By mid-1870, when Bell was 23, both of his younger brothers had died of tuberculosis. Bell’s parents were terrified that Alexander, whose health was fragile, would suffer a similar fate. He was now the only child of theirs who was still alive.
Bell’s father had gone to Canada when he was younger and found that his poor health had improved dramatically. He now decided that what was left of his family should move to Canada, and by late 1870, they were living in Brentford, Ontario. Thankfully, Alexander Graham Bell’s health began to improve.


While living in Brentford, Bell learned the Mohawk language and put it in writing for the first time. The Mohawk people made him an Honorary Chief.

When he was 25, Bell opened his School of Vocal Physiology and Mechanics of Speech in Boston, MA, where he taught deaf people to speak. At age 26, although he did not have a university degree, he became Professor of Vocal Physiology and Elocution at the Boston University School of Oratory.

While he was moving jobs and locations around the UK and North America, Bell had developed an overriding desire to invent a machine that could reproduce human speech. Speech had become his life: his mother had gone deaf, and Bell’s father had developed a method of teaching deaf people to speak, which Bell taught. His research into mechanizing human speech had become a relentless obsession: in the UK it had driven him almost to collapse.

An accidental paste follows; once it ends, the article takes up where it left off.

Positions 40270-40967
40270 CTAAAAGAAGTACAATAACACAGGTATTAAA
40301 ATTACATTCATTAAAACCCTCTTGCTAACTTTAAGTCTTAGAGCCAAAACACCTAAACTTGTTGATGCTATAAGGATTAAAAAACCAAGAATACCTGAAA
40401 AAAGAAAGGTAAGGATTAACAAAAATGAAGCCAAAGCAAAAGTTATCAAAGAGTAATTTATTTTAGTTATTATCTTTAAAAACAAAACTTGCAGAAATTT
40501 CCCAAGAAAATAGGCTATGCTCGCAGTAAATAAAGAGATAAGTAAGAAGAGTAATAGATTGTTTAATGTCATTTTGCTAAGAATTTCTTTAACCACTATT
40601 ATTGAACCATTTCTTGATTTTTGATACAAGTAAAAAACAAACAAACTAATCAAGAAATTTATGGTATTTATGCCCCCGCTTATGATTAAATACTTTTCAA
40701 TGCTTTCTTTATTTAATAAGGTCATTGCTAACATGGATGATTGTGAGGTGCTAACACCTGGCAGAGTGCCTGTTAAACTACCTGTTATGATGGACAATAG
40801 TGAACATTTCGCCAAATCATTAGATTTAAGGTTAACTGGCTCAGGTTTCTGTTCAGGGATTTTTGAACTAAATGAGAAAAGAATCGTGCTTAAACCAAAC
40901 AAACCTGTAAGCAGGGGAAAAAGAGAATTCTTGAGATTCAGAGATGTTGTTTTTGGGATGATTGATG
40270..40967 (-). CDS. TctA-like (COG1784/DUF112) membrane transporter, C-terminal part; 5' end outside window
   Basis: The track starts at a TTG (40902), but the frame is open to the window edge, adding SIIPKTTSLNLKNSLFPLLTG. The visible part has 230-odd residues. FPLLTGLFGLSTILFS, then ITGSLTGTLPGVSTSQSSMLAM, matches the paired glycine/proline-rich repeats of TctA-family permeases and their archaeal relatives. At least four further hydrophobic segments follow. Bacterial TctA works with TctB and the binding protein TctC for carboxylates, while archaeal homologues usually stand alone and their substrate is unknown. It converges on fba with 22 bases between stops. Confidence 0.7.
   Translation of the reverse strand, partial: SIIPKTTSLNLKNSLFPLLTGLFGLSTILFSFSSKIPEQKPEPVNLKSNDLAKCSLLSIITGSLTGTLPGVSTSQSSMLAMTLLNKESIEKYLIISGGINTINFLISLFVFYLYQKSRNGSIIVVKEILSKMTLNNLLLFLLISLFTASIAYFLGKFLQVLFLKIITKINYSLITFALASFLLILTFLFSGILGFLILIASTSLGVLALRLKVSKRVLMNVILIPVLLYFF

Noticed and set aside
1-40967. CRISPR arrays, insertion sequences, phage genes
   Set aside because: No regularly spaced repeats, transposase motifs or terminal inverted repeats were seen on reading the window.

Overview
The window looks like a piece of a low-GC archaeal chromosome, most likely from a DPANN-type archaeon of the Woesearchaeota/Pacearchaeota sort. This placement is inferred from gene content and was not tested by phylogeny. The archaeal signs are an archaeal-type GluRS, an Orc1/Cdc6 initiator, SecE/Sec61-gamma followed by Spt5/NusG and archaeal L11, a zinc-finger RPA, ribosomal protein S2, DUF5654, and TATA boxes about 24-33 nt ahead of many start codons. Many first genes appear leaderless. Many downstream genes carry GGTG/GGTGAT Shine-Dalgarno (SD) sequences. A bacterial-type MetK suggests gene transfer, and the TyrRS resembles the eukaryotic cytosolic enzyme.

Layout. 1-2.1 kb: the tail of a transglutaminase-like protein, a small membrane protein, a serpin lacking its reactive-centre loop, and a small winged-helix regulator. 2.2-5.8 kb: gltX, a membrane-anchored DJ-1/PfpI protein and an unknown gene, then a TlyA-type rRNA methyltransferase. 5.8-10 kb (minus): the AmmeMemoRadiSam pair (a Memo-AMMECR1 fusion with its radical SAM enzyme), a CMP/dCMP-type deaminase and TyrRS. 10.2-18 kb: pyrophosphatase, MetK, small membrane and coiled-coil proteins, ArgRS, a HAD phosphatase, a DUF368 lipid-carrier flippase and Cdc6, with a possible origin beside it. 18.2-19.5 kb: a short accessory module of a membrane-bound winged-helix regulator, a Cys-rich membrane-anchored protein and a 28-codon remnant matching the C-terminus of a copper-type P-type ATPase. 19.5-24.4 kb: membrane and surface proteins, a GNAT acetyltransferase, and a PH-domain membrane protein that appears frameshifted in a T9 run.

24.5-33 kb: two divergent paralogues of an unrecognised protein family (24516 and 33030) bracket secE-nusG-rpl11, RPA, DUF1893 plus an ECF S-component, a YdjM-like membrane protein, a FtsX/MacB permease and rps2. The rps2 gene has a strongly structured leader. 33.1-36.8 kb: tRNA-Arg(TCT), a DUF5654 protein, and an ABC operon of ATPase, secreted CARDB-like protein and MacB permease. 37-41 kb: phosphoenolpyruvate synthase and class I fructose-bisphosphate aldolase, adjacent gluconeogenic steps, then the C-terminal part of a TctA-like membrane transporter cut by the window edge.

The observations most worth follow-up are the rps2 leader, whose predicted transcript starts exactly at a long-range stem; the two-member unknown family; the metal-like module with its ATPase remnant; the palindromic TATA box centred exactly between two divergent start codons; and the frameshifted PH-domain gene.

When Bell was only 19 years old, he had described the work was doing in a letter to the linguistics expert Alexander Ellis. Ellis told Bell his work was similar to work carried out in Germany by Hermann von Helmholtz.

Bell eagerly read Helmholtz’s work, or tried to read it. It was in German, which he did not understand. Instead, he tried to follow the logic of the book’s diagrams. Bell misunderstood the diagrams, believing that Helmholtz had been able to convert all of the sounds of speech to electricity.

In fact, Helmholtz had not been able to do this – he had only succeeded with vowel sounds – but from then on, Bell believed it could be done!